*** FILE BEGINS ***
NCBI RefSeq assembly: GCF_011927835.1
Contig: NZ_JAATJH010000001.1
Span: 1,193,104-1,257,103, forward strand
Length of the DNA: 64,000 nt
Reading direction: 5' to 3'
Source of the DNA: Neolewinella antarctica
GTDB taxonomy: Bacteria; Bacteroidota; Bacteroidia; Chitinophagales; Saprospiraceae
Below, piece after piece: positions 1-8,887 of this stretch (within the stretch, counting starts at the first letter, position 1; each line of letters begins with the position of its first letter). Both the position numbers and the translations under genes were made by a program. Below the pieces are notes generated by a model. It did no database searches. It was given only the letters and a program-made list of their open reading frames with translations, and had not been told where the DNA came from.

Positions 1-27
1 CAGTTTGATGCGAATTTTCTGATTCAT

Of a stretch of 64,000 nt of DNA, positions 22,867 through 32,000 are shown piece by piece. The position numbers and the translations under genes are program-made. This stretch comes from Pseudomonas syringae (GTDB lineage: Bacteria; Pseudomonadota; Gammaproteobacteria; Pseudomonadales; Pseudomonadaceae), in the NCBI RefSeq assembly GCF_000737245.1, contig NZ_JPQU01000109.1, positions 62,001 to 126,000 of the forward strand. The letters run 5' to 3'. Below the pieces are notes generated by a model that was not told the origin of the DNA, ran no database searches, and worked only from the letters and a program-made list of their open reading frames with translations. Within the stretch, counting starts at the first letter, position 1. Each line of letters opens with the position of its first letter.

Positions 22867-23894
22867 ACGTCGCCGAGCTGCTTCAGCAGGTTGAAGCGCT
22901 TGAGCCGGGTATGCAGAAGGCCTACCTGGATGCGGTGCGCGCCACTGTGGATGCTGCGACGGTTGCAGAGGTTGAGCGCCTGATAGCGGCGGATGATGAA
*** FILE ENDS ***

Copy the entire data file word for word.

NCBI RefSeq assembly: GCF_011927835.1
Contig: NZ_JAATJH010000001.1
Span: 1,193,104-1,257,103, forward strand
Length of the DNA: 64,000 nt
Reading direction: 5' to 3'
Source of the DNA: Neolewinella antarctica
GTDB taxonomy: Bacteria; Bacteroidota; Bacteroidia; Chitinophagales; Saprospiraceae
Below, piece after piece: positions 1-8,887 of this stretch (within the stretch, counting starts at the first letter, position 1; each line of letters begins with the position of its first letter). Both the position numbers and the translations under genes were made by a program. Below the pieces are notes generated by a model. It did no database searches. It was given only the letters and a program-made list of their open reading frames with translations, and had not been told where the DNA came from.

Positions 1-27
1 CAGTTTGATGCGAATTTTCTGATTCAT

Of a stretch of 64,000 nt of DNA, positions 22,867 through 32,000 are shown piece by piece. The position numbers and the translations under genes are program-made. This stretch comes from Pseudomonas syringae (GTDB lineage: Bacteria; Pseudomonadota; Gammaproteobacteria; Pseudomonadales; Pseudomonadaceae), in the NCBI RefSeq assembly GCF_000737245.1, contig NZ_JPQU01000109.1, positions 62,001 to 126,000 of the forward strand. The letters run 5' to 3'. Below the pieces are notes generated by a model that was not told the origin of the DNA, ran no database searches, and worked only from the letters and a program-made list of their open reading frames with translations. Within the stretch, counting starts at the first letter, position 1. Each line of letters opens with the position of its first letter.

Positions 22867-23894
22867 ACGTCGCCGAGCTGCTTCAGCAGGTTGAAGCGCT
22901 TGAGCCGGGTATGCAGAAGGCCTACCTGGATGCGGTGCGCGCCACTGTGGATGCTGCGACGGTTGCAGAGGTTGAGCGCCTGATAGCGGCGGATGATGAA